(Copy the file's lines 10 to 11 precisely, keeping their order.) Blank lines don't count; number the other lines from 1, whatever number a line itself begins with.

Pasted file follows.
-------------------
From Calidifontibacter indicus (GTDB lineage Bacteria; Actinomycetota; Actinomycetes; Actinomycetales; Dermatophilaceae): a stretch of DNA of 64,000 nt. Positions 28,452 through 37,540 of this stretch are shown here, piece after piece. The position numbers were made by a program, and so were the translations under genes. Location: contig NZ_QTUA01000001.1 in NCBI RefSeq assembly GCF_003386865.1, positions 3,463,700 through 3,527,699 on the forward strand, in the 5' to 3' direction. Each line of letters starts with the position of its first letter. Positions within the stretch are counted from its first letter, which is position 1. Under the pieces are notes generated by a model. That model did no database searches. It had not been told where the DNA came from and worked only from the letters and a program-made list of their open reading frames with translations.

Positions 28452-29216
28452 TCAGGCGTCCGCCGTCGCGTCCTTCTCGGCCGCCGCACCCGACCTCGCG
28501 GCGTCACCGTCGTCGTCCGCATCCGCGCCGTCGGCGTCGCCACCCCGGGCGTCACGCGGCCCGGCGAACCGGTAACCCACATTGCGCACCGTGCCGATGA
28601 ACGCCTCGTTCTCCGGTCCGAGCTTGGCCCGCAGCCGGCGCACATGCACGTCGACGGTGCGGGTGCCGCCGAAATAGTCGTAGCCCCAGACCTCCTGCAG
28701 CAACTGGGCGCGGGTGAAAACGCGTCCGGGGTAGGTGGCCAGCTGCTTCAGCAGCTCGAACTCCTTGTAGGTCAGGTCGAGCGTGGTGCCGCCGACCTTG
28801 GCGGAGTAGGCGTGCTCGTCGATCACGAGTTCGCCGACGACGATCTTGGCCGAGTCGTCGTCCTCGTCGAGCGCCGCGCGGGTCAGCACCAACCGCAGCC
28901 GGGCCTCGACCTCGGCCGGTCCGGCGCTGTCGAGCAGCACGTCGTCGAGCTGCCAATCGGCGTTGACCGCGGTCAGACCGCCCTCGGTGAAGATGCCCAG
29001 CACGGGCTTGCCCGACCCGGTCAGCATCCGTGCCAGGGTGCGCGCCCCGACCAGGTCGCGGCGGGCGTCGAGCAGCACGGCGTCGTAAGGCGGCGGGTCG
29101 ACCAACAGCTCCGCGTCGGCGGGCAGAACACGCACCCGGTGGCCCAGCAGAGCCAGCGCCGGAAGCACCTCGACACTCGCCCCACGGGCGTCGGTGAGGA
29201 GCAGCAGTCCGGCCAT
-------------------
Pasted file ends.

29101 ACCAACAGCTCCGCGTCGGCGGGCAGAACACGCACCCGGTGGCCCAGCAGAGCCAGCGCCGGAAGCACCTCGACACTCGCCCCACGGGCGTCGGTGAGGA
29201 GCAGCAGTCCGGCCAT